Kurt Busch was about 30 minutes late for his interview when my phone rang.

"I was just making a run," the 2004 Sprint Cup champion and current points leader (tied with Tony Stewart) said apologetically. "It's hard to know in drag racing when you get to go out."

Yes, drag racing.

While most of his fellow Cup drivers are taking advantage of an off weekend, Busch is competing in the Pro Stock class of the NHRA Gatornationals in Gainesville, Fla. He was in Charlotte for barely 24 hours after finishing ninth Sunday in Las Vegas before leaving for the Sunshine State to practice.

"I just really have been falling in love with the drag racing world," Busch said.

Busch isn't considering leaving the Cup world for the NHRA any time soon. He still has 10 to 15 more competitive years left in a stock car.

This isn't something Busch is doing just to knock an item off his bucket list, either, however. If scheduling allows, he will enter the Mile-High Nationals in Denver on his next off weekend.

But this is something Busch can see himself doing well into his 50s and maybe 60s after his NASCAR career is over. As 61-year-old John Force proved last year by winning his 15th Funny Car championship, this isn't necessarily a young man's sport.

"Yeah, that's crossed my mind," Busch admitted. "I love NASCAR, but if there is going to be a young kid that pops me out of my seat in the Cup world, there might be an opportunity to go drag racing afterwards."

Nobody is going to knock Busch out of his seat at Penske Racing the way he's driving these days. He easily could have won the Daytona 500, where he finished fifth after winning the Budweiser Shootout and one of the two qualifying races. He followed that with an eighth place at Phoenix after starting on the outside pole and a ninth at Vegas despite a spinout.

He's showing the consistency that led to his first title seven years ago and has made him a top-10 driver five times since entering the series full time in 2001.

"If I could find any ounce of this speed [in drag racing] and put it in my Cup car, we'd be lapping the field," Busch said with a laugh. You can hear the excitement in his voice as he talks about this weekend. The adrenaline rush he gets going close to 210 mph in under seven seconds with a g-force of 3 is like nothing he experiences in NASCAR. He relishes the opportunity to one day top 300 mph in a Top Fuel dragster.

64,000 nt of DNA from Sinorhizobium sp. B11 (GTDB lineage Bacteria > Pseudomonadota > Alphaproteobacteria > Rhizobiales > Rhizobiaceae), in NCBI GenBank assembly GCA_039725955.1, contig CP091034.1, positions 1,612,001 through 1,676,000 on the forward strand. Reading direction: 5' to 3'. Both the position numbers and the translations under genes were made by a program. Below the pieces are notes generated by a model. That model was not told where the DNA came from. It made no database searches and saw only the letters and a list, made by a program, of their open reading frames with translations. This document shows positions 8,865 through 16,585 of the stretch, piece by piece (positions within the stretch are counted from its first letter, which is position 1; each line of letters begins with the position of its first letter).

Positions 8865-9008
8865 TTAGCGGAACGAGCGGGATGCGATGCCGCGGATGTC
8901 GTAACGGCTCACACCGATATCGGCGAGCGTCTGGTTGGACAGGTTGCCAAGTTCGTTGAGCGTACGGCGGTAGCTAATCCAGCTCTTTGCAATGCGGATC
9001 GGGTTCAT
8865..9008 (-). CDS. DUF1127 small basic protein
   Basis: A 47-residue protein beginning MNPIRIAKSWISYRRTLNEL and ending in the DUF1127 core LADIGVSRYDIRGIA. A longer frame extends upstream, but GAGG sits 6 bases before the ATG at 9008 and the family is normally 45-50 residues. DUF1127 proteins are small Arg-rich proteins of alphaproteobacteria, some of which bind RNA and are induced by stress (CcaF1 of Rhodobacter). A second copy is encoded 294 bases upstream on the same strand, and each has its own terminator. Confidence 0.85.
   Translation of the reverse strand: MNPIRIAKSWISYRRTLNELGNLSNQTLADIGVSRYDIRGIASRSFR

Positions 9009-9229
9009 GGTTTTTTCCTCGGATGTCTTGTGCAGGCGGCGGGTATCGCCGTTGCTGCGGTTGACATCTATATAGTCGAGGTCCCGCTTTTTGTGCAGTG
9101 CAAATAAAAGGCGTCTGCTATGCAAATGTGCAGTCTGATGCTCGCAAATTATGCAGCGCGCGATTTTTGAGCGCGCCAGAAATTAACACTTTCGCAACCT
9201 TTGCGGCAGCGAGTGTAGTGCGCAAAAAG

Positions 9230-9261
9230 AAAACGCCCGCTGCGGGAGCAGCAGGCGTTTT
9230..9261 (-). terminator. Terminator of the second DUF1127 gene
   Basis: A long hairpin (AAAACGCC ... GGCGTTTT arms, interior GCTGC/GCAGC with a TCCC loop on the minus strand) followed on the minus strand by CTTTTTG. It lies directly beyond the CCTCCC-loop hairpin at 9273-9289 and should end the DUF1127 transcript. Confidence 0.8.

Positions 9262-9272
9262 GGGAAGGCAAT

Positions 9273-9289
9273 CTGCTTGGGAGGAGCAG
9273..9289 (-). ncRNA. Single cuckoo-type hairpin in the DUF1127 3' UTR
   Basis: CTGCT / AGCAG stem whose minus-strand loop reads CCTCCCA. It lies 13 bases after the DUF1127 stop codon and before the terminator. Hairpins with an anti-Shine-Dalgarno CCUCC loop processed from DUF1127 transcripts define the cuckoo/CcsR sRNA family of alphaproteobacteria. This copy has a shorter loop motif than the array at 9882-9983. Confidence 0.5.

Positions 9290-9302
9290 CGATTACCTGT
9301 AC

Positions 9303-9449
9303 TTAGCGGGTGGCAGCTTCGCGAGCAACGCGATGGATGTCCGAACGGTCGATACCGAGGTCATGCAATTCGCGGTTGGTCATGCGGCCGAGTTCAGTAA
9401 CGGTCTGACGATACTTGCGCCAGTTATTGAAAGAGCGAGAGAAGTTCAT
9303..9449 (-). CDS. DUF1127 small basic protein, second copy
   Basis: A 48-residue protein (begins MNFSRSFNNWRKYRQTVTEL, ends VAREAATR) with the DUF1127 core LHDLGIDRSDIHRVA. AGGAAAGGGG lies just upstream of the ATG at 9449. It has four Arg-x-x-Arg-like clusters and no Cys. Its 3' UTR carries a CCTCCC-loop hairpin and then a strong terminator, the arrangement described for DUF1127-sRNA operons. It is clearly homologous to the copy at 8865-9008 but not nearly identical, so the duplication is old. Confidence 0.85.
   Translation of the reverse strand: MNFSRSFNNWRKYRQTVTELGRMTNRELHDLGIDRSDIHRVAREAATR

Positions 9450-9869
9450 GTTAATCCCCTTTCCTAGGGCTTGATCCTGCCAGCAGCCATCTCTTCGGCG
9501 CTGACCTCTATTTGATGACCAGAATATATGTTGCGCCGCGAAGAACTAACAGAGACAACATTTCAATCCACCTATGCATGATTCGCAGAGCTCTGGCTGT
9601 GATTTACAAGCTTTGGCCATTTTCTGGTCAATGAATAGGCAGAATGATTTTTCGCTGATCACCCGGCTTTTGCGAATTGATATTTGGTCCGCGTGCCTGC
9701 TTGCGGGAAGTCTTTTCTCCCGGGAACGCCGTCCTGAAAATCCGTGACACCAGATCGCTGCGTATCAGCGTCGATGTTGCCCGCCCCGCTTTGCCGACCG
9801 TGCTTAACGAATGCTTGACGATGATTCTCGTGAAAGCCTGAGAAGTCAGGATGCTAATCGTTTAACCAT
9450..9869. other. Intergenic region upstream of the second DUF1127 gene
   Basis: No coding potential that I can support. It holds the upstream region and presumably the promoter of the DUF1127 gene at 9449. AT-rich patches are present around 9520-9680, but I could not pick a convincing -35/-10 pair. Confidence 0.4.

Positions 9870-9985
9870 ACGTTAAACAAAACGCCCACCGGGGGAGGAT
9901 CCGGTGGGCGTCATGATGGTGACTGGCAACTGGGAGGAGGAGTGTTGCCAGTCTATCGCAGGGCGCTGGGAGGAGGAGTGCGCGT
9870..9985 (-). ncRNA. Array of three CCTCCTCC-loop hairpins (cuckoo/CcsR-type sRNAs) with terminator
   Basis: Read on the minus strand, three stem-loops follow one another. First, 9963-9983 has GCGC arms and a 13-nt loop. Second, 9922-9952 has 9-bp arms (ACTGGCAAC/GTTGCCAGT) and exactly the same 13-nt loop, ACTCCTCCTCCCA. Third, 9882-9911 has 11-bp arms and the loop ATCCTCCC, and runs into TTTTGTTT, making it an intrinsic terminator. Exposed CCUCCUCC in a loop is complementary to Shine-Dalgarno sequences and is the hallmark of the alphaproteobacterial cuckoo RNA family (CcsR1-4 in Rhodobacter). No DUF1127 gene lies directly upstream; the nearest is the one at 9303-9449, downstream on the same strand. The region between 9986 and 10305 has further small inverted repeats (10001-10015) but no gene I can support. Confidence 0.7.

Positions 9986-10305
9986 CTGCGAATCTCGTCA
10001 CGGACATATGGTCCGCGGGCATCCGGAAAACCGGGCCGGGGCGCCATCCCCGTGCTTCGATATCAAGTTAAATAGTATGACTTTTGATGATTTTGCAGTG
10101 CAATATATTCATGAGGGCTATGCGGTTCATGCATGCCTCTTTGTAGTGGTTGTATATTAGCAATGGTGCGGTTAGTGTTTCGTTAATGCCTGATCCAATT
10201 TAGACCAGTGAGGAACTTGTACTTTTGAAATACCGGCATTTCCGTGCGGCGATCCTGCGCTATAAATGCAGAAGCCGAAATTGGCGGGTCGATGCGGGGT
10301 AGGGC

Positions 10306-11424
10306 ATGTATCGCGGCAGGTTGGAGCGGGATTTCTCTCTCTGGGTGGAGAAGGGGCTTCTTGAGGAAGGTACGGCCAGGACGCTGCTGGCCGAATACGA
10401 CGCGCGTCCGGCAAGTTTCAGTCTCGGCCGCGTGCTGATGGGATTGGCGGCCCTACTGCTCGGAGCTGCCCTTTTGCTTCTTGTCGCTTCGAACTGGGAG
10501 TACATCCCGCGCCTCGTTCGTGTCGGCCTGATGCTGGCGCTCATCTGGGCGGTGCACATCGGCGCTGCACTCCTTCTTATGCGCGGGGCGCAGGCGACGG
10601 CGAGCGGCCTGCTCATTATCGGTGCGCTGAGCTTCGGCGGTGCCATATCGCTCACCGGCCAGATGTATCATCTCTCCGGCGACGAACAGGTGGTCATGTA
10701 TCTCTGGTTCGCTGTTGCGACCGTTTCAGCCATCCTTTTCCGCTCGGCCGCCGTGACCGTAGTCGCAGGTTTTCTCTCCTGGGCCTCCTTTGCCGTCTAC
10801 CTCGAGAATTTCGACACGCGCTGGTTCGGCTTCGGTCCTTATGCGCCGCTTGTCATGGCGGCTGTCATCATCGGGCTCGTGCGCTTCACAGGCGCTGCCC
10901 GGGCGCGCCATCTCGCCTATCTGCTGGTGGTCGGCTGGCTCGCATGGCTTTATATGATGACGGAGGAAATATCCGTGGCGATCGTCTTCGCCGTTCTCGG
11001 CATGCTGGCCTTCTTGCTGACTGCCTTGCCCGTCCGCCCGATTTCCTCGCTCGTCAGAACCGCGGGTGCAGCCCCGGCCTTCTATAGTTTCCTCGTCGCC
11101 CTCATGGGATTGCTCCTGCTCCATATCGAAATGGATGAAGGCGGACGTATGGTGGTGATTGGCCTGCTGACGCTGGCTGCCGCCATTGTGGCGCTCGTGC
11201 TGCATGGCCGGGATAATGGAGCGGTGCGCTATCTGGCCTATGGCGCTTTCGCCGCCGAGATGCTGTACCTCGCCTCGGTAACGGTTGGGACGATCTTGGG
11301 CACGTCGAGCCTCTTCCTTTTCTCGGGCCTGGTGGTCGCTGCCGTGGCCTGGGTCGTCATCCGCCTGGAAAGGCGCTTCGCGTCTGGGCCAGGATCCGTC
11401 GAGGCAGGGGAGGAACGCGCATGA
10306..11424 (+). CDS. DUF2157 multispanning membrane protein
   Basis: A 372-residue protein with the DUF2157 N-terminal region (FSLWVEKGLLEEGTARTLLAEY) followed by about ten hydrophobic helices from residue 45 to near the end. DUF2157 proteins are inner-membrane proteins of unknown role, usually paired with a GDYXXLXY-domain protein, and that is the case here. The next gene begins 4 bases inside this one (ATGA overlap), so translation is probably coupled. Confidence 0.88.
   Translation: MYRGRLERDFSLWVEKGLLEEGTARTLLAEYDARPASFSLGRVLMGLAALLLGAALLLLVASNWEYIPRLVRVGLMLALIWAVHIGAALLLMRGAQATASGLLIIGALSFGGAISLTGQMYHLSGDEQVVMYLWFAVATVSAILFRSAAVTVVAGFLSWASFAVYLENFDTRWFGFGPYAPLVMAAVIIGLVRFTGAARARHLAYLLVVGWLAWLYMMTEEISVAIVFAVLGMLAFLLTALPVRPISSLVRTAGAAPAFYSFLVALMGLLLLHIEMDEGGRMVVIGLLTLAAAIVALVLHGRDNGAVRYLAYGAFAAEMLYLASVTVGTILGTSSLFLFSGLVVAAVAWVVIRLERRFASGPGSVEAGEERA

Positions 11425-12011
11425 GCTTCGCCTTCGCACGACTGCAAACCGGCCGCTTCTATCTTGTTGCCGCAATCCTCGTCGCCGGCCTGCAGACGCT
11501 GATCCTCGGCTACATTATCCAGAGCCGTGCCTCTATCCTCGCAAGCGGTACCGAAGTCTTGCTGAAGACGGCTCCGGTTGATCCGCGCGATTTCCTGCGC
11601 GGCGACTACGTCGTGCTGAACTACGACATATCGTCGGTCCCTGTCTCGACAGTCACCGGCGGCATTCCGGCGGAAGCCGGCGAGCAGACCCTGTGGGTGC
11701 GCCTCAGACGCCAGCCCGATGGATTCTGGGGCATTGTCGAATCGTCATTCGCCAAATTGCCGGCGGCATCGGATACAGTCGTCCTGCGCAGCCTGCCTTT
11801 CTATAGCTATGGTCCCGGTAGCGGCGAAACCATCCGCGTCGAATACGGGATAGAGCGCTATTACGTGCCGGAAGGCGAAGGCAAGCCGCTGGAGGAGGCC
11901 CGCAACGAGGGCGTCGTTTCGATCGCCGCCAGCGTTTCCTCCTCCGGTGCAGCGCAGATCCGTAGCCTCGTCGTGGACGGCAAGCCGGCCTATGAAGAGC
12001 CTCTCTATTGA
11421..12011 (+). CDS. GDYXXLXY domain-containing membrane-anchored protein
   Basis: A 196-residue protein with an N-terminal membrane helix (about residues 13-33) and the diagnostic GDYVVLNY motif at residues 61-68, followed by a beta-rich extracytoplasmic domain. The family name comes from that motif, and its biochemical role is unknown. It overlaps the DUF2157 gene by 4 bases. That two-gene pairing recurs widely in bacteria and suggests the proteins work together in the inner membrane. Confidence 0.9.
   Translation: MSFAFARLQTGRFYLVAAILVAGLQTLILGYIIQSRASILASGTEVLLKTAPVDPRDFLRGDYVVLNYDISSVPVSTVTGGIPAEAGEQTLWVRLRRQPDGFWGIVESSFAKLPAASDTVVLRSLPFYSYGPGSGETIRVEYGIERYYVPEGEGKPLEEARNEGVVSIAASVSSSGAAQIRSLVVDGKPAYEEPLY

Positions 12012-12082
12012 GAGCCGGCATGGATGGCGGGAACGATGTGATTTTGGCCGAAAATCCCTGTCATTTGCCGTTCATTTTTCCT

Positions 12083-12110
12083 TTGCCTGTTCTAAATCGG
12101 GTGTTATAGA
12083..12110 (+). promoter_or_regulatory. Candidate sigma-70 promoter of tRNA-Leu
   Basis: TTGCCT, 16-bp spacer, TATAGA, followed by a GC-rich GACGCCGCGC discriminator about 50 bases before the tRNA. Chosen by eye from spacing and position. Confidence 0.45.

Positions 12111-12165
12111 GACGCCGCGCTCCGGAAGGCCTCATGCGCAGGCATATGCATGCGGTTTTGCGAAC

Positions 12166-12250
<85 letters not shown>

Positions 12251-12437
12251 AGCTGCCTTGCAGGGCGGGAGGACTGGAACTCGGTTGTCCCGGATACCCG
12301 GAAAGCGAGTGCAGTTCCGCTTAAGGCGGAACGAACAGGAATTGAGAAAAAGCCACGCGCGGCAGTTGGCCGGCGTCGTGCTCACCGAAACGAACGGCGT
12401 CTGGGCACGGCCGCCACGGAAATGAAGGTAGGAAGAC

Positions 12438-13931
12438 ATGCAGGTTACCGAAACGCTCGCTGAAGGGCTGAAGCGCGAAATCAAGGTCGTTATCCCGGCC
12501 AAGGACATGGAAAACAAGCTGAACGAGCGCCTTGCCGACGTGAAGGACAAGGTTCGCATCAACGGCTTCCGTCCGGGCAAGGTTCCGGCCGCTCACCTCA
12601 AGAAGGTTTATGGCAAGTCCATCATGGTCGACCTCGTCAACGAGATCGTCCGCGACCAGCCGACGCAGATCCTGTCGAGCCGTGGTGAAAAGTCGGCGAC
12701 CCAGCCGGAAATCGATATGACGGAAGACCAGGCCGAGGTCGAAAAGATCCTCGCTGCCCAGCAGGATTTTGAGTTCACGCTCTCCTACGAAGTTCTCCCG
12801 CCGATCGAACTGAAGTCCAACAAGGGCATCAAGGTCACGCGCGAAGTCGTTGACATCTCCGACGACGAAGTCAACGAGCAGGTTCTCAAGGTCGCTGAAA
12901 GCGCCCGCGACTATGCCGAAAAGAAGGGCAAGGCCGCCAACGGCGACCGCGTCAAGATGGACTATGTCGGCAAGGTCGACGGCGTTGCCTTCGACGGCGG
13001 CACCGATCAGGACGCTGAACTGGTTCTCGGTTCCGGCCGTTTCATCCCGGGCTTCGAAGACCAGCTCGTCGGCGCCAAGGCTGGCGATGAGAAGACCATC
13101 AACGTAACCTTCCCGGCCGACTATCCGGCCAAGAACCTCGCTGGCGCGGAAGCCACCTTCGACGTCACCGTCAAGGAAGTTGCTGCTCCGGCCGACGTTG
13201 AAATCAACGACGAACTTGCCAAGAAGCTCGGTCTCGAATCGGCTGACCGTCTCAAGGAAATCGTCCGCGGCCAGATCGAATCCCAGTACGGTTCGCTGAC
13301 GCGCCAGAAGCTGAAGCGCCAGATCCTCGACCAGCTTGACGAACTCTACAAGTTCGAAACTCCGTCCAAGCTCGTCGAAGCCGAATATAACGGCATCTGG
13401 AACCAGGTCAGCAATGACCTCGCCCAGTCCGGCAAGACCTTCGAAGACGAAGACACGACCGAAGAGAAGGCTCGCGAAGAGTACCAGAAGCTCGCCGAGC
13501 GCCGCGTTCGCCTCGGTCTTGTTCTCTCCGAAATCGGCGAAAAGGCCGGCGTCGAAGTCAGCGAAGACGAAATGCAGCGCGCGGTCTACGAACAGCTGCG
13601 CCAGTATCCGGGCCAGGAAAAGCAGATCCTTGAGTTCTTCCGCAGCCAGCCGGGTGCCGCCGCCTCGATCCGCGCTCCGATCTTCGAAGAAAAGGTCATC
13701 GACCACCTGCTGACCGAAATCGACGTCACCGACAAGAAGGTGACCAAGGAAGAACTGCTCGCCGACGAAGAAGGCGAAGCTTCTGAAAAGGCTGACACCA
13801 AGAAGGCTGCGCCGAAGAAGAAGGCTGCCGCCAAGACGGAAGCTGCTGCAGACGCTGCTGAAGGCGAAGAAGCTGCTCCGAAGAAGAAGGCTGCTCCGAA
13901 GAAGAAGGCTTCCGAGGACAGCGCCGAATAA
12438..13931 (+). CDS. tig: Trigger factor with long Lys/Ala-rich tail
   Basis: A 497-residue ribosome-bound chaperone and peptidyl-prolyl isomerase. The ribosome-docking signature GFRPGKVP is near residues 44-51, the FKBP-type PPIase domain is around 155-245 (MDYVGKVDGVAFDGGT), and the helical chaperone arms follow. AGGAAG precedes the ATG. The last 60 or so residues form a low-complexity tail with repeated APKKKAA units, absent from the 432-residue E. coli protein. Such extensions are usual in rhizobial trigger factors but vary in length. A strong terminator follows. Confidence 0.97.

"It's insane," Busch said of the speeds achieved in a nitro-fueled machine. "Let's just say I have to walk before I can run."

You can hear an excitement in his voice that you seldom hear in his Cup world. He talks of meeting legendary driver Bob Glidden the way one of his own biggest fans would talk about meeting him.

"I'm looking at him, and I'm like, 'This is Bob Glidden, I know it is. He has a Ford hat on and everything,'" said Busch, his voice raising an octave or two. "He was [like], 'Son, that was a cool run. If you can drive those stock cars, you can run these straight-liners.'

"I was like, 'No way! That was Bob Glidden.' And that was just at a test session."

The NHRA should be just as excited, maybe more, to see Busch in its series. Having a former Cup champion compete brings attention and fans to the sport that it normally doesn't get.

"Oh, yeah," said Allen Johnson, Busch's teammate this weekend and one of the favorites in the Pro Stock series. "He'll be lined up as long as he wants, signing autographs. We'll use all that to our advantage that we can."

In that respect, Busch going drag racing does compare to Danica Patrick entering the world of NASCAR. You can't put a price on the exposure the sport gets from having the top female from IndyCar in its show. The NHRA can only dream that Busch will draw similar attention in Gainesville.

"We're hoping the hell he does well," four-time Pro Stock world champion Greg Anderson said of Busch. "I don't know how many of the Top Fuel guys know about it, but they're going to learn it's pretty big for the sport."